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Getting him to properly commit

(119 Posts)
lightsandshapes Fri 15-Mar-13 14:30:00

Advice please!

Short version is that I have 1ds who is a gorgeous 15 month old and dp also has 2 dds aged 22 and 23. Him and their mum never married. I was not on the scene anywhere near their break up. He says is was a young relationship, he got her pregnant on the 2nd date and he (apparently begrudgingly) stayed with her for 8 years. That's his version. We all get on well. They are lovely girls and are good with ds. Anyway my problem is dps inability to commit to anything! It took him 5 years to agree to having ds1. Now he is the apple of his eye. It will probably take another 5 years to agree to a dc2. He owns his small house outright. I pay monthly bills (half) and buy the majority of the food. So he does ok out of me. But he won't marry (reckons just a piece of paper) and is dragging his heels about putting me and ds in a will so that if he pre deceases me, me and ds will be provided for (and there will be stability for ds so we are not kicked out of the house and essentially on the streets). He is 47 and so older than me as I'm 36. I have invested in the house, spending four grand on a new bathroom, etc etc etc.

I know you might say I went in wit my eyes open, and I should have got this figured put before I moved in, but I was kind of blinded by lust and attraction. Now I feel I've left me and ds pretty vulnerable. I wish now I had followed the rules or something and had no sex before marriage, but he wouldn't have stayed around I reckon.

How can I get him to marry or at least write a will protecting ds in his family home while he grows up? My dp is all talk and no action over anything! Even to the point of taking about home improvements and chores but not doing them...

MysteriousHamster Sat 23-Mar-13 00:12:50

Babies are all different - you could have a second, do the exact same things, and they could turn out to be a complete opposite of your son. Obviously you care deeply for him but so do working mums and their kids turn out all right - honest guv.

You can't be sensitive about what people are say to you, and then turn around and essentially say nurseries definitely fuck you up. My son is in nursery three days a week and he loves it. He adores being home with mum and dad too, but there's things he's learnt from us that they couldn't teach and vice versa.

Anyway... your partner sounds like a man who won't change and doesn't care too much about what you want unless he wants it too. You can do better. Best of luck moving on, if you can.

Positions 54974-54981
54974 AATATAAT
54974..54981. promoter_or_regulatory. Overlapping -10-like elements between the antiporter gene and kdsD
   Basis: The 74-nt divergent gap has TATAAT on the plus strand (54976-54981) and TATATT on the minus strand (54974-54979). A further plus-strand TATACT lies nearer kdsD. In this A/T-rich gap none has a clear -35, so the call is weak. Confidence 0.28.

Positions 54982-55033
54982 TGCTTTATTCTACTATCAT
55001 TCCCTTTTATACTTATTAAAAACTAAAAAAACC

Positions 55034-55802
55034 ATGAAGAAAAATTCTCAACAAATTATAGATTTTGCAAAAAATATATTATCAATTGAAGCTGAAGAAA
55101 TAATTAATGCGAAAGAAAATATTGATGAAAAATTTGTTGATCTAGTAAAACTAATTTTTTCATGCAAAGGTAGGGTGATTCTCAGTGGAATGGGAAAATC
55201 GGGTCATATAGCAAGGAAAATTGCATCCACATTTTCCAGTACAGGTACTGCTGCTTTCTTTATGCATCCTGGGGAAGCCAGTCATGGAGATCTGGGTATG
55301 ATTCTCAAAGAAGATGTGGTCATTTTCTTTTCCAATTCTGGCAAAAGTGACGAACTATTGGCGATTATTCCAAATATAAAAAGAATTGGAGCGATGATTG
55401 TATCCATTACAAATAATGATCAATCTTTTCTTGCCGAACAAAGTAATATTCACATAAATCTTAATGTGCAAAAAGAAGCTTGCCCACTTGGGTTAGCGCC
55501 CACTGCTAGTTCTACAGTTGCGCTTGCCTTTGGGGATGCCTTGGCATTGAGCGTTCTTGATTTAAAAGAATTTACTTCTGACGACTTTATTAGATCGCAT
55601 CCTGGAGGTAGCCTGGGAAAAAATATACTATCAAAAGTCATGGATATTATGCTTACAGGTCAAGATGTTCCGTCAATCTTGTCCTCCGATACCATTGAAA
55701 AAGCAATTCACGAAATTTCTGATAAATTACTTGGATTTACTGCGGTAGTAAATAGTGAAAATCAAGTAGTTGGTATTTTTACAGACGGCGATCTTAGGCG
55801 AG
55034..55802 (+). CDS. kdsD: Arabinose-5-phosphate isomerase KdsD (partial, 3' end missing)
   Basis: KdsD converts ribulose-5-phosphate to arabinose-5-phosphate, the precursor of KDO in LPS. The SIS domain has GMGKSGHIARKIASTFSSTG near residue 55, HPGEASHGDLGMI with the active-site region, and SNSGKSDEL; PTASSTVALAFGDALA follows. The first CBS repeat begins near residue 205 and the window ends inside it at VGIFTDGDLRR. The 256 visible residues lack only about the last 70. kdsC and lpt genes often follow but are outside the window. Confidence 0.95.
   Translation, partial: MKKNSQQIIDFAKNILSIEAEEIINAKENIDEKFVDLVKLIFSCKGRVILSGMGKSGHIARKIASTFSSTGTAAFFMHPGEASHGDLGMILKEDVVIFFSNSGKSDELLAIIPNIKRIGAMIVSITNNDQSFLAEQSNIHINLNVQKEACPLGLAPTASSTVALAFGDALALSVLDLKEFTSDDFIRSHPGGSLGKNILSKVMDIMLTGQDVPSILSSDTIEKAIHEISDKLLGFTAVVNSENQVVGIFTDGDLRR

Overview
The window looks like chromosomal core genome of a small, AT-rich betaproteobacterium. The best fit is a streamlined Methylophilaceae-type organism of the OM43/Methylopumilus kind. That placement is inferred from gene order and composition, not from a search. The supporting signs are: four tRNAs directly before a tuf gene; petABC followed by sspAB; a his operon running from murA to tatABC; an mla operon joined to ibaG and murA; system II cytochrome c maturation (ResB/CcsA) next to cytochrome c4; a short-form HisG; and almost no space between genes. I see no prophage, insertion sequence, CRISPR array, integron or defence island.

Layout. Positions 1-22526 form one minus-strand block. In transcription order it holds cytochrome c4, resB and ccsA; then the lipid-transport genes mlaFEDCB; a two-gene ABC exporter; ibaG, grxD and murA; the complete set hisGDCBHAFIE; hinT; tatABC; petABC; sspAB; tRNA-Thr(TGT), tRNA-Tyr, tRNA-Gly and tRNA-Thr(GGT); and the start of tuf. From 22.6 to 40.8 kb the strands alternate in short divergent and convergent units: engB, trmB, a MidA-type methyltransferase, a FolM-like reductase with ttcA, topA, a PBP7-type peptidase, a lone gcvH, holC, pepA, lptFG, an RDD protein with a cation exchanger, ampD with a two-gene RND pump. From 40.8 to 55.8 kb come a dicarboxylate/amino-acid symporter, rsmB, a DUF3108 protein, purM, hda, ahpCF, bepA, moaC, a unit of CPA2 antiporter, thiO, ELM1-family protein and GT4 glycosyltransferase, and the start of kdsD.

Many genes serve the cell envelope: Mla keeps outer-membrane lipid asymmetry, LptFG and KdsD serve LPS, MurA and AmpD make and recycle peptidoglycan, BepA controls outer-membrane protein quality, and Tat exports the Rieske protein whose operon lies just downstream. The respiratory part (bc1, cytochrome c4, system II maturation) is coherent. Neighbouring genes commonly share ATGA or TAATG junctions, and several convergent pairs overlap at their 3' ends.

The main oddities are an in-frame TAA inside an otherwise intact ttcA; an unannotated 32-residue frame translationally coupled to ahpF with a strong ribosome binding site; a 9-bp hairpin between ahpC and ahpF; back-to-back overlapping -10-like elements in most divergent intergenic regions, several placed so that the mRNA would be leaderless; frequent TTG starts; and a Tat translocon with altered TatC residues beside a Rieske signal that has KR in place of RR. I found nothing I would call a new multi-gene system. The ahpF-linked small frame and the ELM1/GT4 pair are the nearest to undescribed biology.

lightsandshapes Fri 22-Mar-13 22:55:27

Fuckitthatl do..... Hehe you're right, it's not easily translated into the west..... You have a point. Like to think of myself as back to nature girl but yeh, communities here are a little different! I have followed the core ideas of cosleeping etc and he is such a happy, confident, joyful little boy that it must work on some level. This is all the more important as he had such a traumatic start to life, spent 10 days in an incubator etc.

But yeah, I'm sure we can be over prescriptive About our choices .

Catsndogs thanks for your posts, really helpful stuff to think about...

Hoopypoopy you're so right that logic doesn't always come into these things. I k we I wanted a ds with dp when I first met him 10 years ago..... Odd how these things transpire! It's the person you go for isn't it? Then later you think of all the 'practical stuff'.

lightsandshapes Fri 22-Mar-13 22:41:16

Hoopypoopy this sounds sooooo familiar x

PattyPenguin Fri 22-Mar-13 18:52:41

OP, I reckon you should enjoy your present lifestyle for the time being and be prepared to be on your own with DS eventually. With no house and just what the CSA says a man on part-time earnings should be paying for a child. (I'd guess this will be in about 3 or 4 years' time, as he left his daughter's mother when the eldest was 4 or 5. Has he ever had a relationship of more than 8 years' duration?)

CATSNDOGS Fri 22-Mar-13 17:52:01

OP, sorry for being another to lay it on thick about the financial side. You sound like an intelligent lady and I think you know about the money side already hence why you mentioned solicitors yourself.

i think you need to have a really serious chat about marriage.

I had a serious chat to my partner when I was pregnant and i let it lie for a while (we jointly owned our home before I was preg) and chatted again when our DC was about 6 months old. No pressure or ultimatum from me and he said he wanted to really marry me and wanted to spend the rest of his life. Id have loved it if he's proposed without a couple of chats and I think I would have eventually left if it wasn't going to happen but I could never truly know.

Hoopypoopy Fri 22-Mar-13 17:41:19

Putting the financials to one side, your question was how to get him to commit. You can't get him to do anything. But you can be clear and honest to him in what you want and get a response from him. Unfortunately if that isn't what you want to hear it will be tough in all sorts of ways. Get yourself prepared (lots of advice places for women or a GOOD CAB).

I couldn't live with the endless lack of commitment so I told mine I wanted to get married again (bear in mind he is still married tho seperated). He's playing the 'why is it important' card. I'm letting it lie for a week. But I'm not under your pressure. But is does just hurt your feelings and cloud your judgement unfortunately.

Helltotheno - thanks. don@t worry after 5 years on my own I really dont need a man's dirty knickers on the bathroom floor.....

CATSNDOGS Fri 22-Mar-13 17:26:03

all the above said by me, i feel for you, i really do. i can imagine the desire to have a child and your love for P sort of taking precedence over the legal issues that would have been in the background. Its a very hard place and you need to get deciding.

Fuckitthatlldo Fri 22-Mar-13 17:25:35

Bah - The Continuum Concept indeed. Op you're not a Yequana Indian and you don't live in the bloody rainforest. There is no interdependent community to help you either, more to the point.

You need to look honestly at your real life and either accept things the way they are or do something to change them.